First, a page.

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Geoengineering refers to a broad spectrum of technologies that are large-scale and designed specifically to counter the impacts of climate change.1 While geoengineering is still at the conceptual stage, some individuals believe that the deployment of these types of technologies may help prevent the worst climate change impacts. They therefore argue that more attention be given to geoengineering research in order to understand and test these technologies. On the other hand, others fear that geoengineering may cause its own host of unwanted large-scale environmental and social impacts. Still others express concern that a focus on geoengineering and related research may provide a pretext for not reducing greenhouse gas emissions.
Many indigenous peoples and communities living in small islands, high-altitude and Arctic environments are already exposed to the consequences of a warming world. These changes are having an impact impact on their livelihoods and access to natural resources, with potential changes to identity and culture.2 As a result, indigenous peoples have been at the forefront of calls for global action. But even though geoengineers claim it will reduce impacts, indigenous peoples and local communities continue to express concerns. Should geoengineering be retained as an option for combatting climate change? Does geoengineering’s potential for reducing the impact of climate change on biodiversity and resources outweigh the risks of negative impacts on biodiversity and society?
At the international policy level, parties to the Convention on Biological Diversity are considering whether geoengineering may compromise on the goals of the Convention. The Secretariat has released a set of draft documents for peer-review which can be found here. Prepared for consideration by the Subsidiary Body on Scientific, Technical and Technological Advice, these documents review current research on geoengineering and set out the different possible impacts of geoengineering techniques.
For the time being, geoengineering has not been implemented on a large scale and many proposed techniques are only at the research and development stage, primarily using computer models. Some small-scale field testing has been conducted or proposed. For example, ocean fertilization has been conducted in the Southwest Atlantic Sector of the Southern Ocean by an Indo-German research team.3 In 2011, a proposal to pump water into the sky using a large balloon and a 1 km hose was suspended due to public protests.4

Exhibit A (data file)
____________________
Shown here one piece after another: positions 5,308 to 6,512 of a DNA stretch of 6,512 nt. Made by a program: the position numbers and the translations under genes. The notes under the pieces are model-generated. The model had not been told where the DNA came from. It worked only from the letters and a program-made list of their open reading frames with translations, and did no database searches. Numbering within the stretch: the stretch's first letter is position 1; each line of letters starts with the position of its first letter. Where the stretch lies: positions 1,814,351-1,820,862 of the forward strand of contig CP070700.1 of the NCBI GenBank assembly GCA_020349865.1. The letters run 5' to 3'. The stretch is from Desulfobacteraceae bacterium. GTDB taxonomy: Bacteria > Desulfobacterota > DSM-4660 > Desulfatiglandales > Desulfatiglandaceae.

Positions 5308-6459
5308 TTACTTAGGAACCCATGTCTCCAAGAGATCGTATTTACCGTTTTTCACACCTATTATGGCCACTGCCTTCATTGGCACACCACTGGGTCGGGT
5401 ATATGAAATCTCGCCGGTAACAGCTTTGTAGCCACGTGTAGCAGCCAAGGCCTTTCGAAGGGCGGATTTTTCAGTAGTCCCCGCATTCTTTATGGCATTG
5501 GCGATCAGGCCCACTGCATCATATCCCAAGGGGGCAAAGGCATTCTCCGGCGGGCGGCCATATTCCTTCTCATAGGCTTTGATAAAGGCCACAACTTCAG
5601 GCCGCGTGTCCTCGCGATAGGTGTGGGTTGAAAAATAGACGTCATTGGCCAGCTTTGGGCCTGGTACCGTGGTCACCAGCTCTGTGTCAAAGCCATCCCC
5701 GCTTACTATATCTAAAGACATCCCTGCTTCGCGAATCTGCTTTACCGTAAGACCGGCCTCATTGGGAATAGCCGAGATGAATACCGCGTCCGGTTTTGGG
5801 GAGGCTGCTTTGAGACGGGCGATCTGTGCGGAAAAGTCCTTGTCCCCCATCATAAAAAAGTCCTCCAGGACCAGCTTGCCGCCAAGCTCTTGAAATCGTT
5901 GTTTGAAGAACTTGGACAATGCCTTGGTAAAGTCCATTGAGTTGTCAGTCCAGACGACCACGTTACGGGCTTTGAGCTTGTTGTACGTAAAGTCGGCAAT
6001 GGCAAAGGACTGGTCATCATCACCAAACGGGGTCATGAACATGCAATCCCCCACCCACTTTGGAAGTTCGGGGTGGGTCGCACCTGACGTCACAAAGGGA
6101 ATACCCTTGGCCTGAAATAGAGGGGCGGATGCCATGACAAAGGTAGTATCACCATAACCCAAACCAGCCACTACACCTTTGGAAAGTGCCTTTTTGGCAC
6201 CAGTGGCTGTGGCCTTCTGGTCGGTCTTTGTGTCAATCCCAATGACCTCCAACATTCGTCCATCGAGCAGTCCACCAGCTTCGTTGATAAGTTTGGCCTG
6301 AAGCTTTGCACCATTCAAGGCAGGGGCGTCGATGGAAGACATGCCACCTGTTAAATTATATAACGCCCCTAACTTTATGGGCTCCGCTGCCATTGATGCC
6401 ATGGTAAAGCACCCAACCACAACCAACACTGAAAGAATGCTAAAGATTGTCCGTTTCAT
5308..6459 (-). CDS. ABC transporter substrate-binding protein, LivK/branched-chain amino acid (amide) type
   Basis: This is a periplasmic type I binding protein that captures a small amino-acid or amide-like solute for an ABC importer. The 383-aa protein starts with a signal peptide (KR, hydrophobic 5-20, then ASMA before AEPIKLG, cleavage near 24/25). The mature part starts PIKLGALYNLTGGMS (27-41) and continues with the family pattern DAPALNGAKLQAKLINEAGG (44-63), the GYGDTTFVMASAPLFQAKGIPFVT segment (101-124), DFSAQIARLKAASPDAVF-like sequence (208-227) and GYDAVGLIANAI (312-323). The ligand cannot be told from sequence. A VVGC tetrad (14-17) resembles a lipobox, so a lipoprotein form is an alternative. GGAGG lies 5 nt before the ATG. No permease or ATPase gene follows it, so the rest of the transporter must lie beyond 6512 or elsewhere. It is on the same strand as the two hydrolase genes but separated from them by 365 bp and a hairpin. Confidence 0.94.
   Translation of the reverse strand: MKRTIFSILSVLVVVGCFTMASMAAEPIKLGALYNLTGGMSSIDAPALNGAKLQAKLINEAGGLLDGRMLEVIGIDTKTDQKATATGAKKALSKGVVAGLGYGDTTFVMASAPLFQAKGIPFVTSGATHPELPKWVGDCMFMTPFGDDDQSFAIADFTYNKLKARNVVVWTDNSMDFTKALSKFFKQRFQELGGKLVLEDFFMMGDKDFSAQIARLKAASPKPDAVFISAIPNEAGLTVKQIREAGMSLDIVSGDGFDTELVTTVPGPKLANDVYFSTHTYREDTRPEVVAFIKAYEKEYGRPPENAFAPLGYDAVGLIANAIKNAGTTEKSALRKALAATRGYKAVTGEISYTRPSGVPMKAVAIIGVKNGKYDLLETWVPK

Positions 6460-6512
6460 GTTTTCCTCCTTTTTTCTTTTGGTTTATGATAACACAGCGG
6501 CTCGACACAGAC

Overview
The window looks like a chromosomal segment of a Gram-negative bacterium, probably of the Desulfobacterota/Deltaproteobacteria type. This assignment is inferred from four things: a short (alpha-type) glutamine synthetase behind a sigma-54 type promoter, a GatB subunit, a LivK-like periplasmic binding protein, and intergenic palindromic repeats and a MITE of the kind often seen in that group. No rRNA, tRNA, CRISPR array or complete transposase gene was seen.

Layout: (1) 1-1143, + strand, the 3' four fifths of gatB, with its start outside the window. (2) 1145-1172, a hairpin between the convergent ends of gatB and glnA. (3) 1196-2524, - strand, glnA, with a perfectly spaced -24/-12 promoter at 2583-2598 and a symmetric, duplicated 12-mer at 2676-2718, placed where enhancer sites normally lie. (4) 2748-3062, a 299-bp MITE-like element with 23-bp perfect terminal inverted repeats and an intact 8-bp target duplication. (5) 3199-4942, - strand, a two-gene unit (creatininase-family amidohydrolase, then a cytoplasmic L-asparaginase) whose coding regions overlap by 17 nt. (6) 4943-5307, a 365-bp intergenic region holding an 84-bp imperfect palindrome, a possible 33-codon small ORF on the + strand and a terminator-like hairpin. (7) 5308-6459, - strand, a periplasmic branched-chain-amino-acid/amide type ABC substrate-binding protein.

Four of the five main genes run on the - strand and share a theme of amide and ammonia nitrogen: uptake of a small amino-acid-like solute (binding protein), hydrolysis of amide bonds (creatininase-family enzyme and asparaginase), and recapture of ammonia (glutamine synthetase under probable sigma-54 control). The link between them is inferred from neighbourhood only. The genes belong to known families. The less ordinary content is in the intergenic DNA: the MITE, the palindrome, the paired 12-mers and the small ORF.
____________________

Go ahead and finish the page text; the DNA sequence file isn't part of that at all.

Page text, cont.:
There is a broad range of geoengineering technologies and various ways of conducting geoengineering research. Can some projects be considered safe enough for research to proceed? Should we pursue certain approaches while abandoning others? For example, a report of a series of congressional hearings conducted by the US Committee on Science and Technology recommended that some proposed techniques such as space mirrors or desert-based reflectors were too expensive or too environmentally or politically risky for further research.5
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1 Some discussions on the definition of geoengineering can be found in the CBD draft report on the impact of geoengineering on biodiversity http://www.cbd.int/climate/geoengineering, IPCC Third Assessment report WGIII: Mitigation Section 4.7 Biological Uptake in Oceans and Freshwater Reservoirs (http://www.grida.no/publications/other/ipcc_tar/) , and the Royal Society report: Geoengineering the Climate http://royalsociety.org/uploadedFiles/Royal_Society_Content/policy/publications/2009/8693.pdf
4 Natural Environment Research Council. 4 Oct 2011. Update on SPICE project. http://www.nerc.ac.uk/press/briefings/2011/05-spice.asp. See also Vidal, G., 2011. Giant pipe and balloon to pump water into the sky in climate experiment, Guardian, [online]. Available at: http://www.guardian.co.uk/environment/2011/aug/31/pipe-balloon-water-sky-climate-experiment.